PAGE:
Common courtesy should be a human right, not a select privilege

BY LAUREN BEJZAK ’13
Editor-in-Chief

The plastic credit card clattered on the mussed counter. Without saying a word I pointed at the reader and waited for the owner to get the message, pick it up, and take responsibility for her actions.

The above scene has happened to me far too many times to be an anomaly. I don’t care how your day is going; there is no reason to be rude to someone legitimately helping you. The level of disrespect certain people give to the folks who make our everyday lives possible through their service is, quite frankly, shocking. The ability for youth, but even for adults who should definitely be able to interact appropriately with others, to look servers in the eye and treat them as equal human beings is seemingly dying.

While this is currently a fact, it is not true for everyone. I, for instance, as well as most others who have ever worked in retail or food service for even a short stint, tend to be very friendly even when afflicted with some sort of mood-altering malaise, because we understand how much of a difference one smile can make.

Now, I’ve seen too much disregard from all strata of the populace to find class as a total explanation, but there are definitely some groups more to blame than others. On F&M’s campus, it’s as simple as observing students in the bookstore. I have found that especially athletes here (one of the culprits of the opening clattering) don’t seem to care. Does this speak to a certain type of upbringing? Do athletes here tend to be from a certain area of the U.S.? Cultural gaps may also be to blame — people who are used to a different way of life will probably default to that way wherever they are. But that brings up the question: why doesn’t the whole world have a standard of kindness?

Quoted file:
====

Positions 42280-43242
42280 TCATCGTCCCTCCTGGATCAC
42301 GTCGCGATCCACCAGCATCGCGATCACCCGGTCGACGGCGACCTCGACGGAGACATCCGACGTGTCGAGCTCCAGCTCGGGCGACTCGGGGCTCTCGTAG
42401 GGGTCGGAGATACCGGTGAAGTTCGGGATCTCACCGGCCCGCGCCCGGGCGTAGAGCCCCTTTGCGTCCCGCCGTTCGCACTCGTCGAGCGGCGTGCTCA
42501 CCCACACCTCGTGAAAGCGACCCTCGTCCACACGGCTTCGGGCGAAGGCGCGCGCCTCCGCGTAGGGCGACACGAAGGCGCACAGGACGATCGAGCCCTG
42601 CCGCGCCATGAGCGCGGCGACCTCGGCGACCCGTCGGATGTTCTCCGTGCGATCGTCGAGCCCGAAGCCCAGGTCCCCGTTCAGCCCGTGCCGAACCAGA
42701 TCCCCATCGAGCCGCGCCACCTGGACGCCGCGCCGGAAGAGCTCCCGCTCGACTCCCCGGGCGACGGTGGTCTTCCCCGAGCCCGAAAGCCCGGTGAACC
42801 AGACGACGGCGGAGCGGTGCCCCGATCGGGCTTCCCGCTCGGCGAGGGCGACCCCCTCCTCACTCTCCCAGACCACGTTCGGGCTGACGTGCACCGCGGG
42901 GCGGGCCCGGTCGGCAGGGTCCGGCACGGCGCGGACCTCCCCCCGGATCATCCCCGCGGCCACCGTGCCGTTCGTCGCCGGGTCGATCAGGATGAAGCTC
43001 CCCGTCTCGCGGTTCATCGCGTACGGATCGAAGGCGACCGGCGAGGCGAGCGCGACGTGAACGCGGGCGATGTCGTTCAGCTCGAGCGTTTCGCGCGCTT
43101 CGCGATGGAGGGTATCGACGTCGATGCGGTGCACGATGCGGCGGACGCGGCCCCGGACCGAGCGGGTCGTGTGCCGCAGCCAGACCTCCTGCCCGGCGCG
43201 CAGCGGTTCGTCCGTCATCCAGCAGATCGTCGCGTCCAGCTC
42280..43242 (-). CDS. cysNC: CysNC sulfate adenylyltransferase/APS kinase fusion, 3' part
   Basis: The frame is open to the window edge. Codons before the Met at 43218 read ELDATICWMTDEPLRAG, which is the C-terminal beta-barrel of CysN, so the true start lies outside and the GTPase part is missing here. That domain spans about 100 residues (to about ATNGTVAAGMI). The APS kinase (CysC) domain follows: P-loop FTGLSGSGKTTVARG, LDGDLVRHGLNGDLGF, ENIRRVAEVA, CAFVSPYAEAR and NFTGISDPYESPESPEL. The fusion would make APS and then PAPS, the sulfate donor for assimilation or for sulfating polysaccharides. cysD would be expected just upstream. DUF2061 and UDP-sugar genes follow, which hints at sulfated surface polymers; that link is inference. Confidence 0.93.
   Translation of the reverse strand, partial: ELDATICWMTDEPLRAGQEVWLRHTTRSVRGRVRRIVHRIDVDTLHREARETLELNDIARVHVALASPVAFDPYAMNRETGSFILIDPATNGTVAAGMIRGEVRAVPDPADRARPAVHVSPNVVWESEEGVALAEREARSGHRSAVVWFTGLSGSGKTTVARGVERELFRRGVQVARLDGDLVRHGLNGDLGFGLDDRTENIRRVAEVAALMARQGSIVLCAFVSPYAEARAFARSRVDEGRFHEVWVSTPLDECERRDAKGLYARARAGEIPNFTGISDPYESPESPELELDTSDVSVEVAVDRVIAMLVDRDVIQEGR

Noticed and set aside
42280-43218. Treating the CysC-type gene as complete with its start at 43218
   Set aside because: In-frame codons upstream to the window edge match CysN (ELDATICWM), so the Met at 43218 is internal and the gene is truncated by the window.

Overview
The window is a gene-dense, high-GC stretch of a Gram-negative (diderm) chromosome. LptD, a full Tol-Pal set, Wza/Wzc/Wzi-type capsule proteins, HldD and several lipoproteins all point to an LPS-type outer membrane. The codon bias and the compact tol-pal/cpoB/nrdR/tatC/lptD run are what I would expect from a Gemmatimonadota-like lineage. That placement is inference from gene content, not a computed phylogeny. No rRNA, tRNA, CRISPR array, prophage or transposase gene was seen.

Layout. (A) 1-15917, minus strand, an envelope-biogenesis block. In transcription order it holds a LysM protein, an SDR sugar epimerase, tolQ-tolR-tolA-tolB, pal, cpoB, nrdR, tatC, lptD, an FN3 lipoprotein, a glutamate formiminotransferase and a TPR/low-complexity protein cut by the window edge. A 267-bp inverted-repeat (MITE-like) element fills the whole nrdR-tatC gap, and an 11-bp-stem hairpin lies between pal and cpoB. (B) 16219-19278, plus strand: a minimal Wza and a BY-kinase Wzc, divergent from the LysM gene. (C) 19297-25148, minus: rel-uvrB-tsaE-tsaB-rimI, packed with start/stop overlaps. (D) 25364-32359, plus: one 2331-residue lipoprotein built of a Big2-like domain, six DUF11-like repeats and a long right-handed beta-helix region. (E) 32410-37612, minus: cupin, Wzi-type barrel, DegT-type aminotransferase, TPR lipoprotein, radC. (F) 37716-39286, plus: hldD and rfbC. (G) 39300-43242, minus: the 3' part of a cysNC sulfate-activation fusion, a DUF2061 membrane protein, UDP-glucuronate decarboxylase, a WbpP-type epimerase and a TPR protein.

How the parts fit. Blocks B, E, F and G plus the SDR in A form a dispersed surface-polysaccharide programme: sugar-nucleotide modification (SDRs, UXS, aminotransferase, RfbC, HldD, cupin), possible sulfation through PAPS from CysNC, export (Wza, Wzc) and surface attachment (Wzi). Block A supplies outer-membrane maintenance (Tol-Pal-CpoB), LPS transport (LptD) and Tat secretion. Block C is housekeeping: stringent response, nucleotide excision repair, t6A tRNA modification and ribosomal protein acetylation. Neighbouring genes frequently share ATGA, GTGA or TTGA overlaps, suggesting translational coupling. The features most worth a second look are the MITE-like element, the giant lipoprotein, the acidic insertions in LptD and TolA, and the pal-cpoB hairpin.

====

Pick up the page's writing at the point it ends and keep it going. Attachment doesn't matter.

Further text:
Other times it is surprising both who is nice and who is horrible: the grizzled old man with the snaggletooth is highly appreciative of your sunny disposition, yet the smiley mom somehow doesn’t have time to acknowledge the cashier handling her expensive purchase.

Many don’t know that other students are employed at the bookstore, and, surprisingly, this fact does change how they interact—although in my opinion it shouldn’t. It is easier to get along with people who are like you (the old Chemistry adage “like dissolves like” comes to mind) but that doesn’t mean no effort should be taken to bridge gaps between unlike people. There is nothing “wrong” with someone because his or her occupation dictates to sell things to other people. At the end of the day, and even during the day, we are all people in this equation.

It just seems like this genuine human interaction is somehow beneath certain people to the point that it doesn’t take up even one neuronal firing of consideration in their buzzing brain of obviously more important ridiculousness. I’m not old enough to remember a “golden age” of service chivalry, but there is no way the world has always operated on the heels of assholery. I’m not getting paid enough, and neither were the servers before me, to just sit back and smile at the plucky, over-important teenager blinking at me in annoyance regarding my normally-paced ringing abilities.

It comes down to the golden rule: treat others how you wish to be treated. If you throw your currency at someone and don’t validate his or her questions with any kind of intelligible response, don’t get upset when the person you just insulted returns the favor.

To be honest, rude people do sometimes make things more exciting; these interactions provide fodder for gossip amongst us lowly retailers as well as honorable games such as how long the transaction can remain silent and other versions of not being very helpful until prompted otherwise. Unless you are okay with us making a game out of your actions and laughing as you waddle out of the store, just be a decent human being and interact with your species.

The road to a better person begins with just and wise actions, and the road to a better world slowly but surely begins with a genuine “please and thank you.”

Questions? Email Lauren at lbejzak@fandm.edu.

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